The recent Business Week contains Steve Hamm’s review of “Creating a World Without Poverty: Social Business and the Future of Capitalism”, the latest book authored by Nobel Prize winner Muhammad Yunus.
Two interesting concepts emerge. The first is that of social business—the review goes:
“So what exactly is a social business? One designed mainly to accomplish a social goal. In most ways, social businesses operate just like any other well-run enterprise. They’re supposed to be smoothly managed, efficient, and profitable. But in their case, profits are invested back into operations rather than being returned to investors or shareholders. So it’s a form of capitalism that does not reward the capitalist in the traditional way. Yunus hopes that rich people, nonprofits, and corporations will back social businesses for the good they do. Corporations or other “investors” might eventually get back their original stake, but their reward mainly would come through brand-building and identifying new markets.”
This follows the principle of social entrepreneurship where social causes are achieved through business-like management and execution. It is meant to be a superior alternative to government intervention or pure charitable activity. However, Yunus’ idea seems to have come in for some criticism as well. For one, it may arguably militate against the basic premise in corporate law that the board of directors as well as the managers should act in the interest of the company (which is represented by the shareholders as a constituency). This would imply that companies should always strive to maximise returns to shareholders. But, the theory that companies should benefit shareholders is being subjected to gradual dilution by the stakeholder theory where companies are to be managed for the general benefit of not only their shareholders, but also all other parties they come into contact with, being creditors, employees, customers and even the community they operate in. In this context, companies that operate for the benefit of society should not be an alien concept altogether.
Further, shareholders’ priorities themselves are undergoing metamorphosis. Gone are the days when investors expect pure financial returns. The concept of socially responsible investing (SRI) is rapidly gathering steam, where investors put in money only in socially responsible companies even if it means compromising hard financial gains. Seen in this context, Yunus’ idea does not seem all that remote, as companies and investors have already begun moving towards greater social responsibility on the part of the corporate sector.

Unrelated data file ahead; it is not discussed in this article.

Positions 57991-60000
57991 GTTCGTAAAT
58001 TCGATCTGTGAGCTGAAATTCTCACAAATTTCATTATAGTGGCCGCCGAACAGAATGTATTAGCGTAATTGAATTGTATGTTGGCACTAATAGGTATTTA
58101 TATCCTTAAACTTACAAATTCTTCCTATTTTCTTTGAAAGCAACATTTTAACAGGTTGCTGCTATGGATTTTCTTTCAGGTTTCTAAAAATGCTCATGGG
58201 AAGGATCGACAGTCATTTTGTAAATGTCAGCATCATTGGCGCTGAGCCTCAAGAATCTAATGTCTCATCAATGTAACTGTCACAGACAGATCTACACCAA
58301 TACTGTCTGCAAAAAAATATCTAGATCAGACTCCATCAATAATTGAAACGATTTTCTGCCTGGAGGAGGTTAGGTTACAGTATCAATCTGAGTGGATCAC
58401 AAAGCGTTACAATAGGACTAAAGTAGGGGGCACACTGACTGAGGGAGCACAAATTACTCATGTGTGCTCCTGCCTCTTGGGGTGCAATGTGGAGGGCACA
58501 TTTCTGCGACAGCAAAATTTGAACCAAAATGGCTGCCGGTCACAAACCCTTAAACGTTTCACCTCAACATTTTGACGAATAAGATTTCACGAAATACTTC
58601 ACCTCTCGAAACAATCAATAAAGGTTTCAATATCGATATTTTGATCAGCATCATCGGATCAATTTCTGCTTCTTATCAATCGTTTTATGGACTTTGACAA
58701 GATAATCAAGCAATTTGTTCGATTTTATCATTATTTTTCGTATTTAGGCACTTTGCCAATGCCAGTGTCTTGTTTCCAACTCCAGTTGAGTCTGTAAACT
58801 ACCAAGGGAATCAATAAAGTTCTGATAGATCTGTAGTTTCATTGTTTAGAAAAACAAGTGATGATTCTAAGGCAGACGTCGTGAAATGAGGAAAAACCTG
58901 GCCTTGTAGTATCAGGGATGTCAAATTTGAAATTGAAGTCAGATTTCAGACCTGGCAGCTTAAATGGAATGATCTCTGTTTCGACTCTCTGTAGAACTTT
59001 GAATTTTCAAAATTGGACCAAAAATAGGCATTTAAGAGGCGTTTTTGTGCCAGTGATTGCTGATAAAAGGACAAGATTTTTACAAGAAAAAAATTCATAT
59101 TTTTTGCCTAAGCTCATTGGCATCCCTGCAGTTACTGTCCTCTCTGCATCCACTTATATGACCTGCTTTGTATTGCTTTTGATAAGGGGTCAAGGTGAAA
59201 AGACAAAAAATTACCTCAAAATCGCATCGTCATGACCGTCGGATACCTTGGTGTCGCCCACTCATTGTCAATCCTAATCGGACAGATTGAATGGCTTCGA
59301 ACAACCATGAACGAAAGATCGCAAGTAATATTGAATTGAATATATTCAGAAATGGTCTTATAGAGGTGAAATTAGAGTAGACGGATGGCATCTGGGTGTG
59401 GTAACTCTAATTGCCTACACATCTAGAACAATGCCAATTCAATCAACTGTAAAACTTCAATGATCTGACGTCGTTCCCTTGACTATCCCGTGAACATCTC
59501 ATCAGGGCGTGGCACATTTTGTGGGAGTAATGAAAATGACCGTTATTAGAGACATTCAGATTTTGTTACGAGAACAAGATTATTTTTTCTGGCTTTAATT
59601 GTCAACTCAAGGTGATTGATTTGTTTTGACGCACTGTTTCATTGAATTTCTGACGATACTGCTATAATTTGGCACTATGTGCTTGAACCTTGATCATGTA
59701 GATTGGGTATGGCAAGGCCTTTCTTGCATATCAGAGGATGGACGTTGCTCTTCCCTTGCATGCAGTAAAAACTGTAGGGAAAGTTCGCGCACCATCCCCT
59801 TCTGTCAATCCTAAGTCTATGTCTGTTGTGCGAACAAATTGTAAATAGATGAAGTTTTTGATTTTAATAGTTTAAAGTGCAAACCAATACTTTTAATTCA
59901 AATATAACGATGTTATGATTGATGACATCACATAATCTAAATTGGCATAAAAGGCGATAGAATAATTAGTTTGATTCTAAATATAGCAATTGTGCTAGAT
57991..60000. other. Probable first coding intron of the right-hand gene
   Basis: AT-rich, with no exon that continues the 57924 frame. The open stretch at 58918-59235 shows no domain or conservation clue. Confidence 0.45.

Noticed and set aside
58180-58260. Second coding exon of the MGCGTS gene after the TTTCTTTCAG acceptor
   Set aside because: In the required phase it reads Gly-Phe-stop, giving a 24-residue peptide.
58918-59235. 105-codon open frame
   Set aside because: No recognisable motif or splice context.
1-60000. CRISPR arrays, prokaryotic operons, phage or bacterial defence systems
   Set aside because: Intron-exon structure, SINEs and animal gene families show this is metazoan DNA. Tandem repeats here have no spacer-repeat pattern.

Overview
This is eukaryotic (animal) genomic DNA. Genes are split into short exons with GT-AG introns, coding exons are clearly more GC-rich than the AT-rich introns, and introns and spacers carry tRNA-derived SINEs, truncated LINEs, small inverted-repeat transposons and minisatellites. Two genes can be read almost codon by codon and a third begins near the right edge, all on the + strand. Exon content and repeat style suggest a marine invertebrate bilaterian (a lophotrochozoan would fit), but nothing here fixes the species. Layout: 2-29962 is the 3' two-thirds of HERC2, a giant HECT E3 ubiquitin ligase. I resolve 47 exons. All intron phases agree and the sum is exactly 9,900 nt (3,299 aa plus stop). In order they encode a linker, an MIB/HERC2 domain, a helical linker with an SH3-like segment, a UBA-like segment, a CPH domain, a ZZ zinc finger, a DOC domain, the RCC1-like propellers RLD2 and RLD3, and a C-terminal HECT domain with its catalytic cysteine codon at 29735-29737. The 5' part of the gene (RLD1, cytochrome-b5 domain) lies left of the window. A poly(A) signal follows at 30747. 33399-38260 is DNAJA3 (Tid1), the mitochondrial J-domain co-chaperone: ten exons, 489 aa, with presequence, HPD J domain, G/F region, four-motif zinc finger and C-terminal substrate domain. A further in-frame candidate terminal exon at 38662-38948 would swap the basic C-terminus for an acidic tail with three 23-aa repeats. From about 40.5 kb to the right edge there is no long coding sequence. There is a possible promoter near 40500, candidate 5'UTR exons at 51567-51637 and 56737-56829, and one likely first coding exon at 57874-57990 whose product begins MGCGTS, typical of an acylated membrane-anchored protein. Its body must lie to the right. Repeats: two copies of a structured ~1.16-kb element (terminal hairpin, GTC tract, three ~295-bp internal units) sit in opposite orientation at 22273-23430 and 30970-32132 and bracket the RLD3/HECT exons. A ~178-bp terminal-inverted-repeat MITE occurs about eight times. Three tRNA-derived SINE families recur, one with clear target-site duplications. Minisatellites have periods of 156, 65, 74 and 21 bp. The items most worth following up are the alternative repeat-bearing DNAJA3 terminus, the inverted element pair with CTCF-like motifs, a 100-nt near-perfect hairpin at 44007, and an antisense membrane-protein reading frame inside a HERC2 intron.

The second concept to emerge is that of a “social stock market” that would list only socially responsible businesses. Although such a market itself, might be still some distance away, small steps have been taken in that direction by creation of specific stock market indices that operate with socially responsible businesses only. For instance, we had carried an earlier post on this blog about the Dharma Indexes where stocks must pass a set of industry, environmental, corporate governance and qualitative screens for Dharmic compliance.
In sum, Yunus’ approach towards social businesses and social stock markets is commendable. I find the concept of corporatising social activity highly appealing, whereby corporate management principles are applied to areas of social activity (such as poverty alleviation) so as to achieve optimal results in comparison with governmental or charitable activity. Although it is still early days, there has been sufficient momentum in that direction evidenced by the fact that themes of corporate social responsibility and socially responsible investing have gained a fair amount of traction.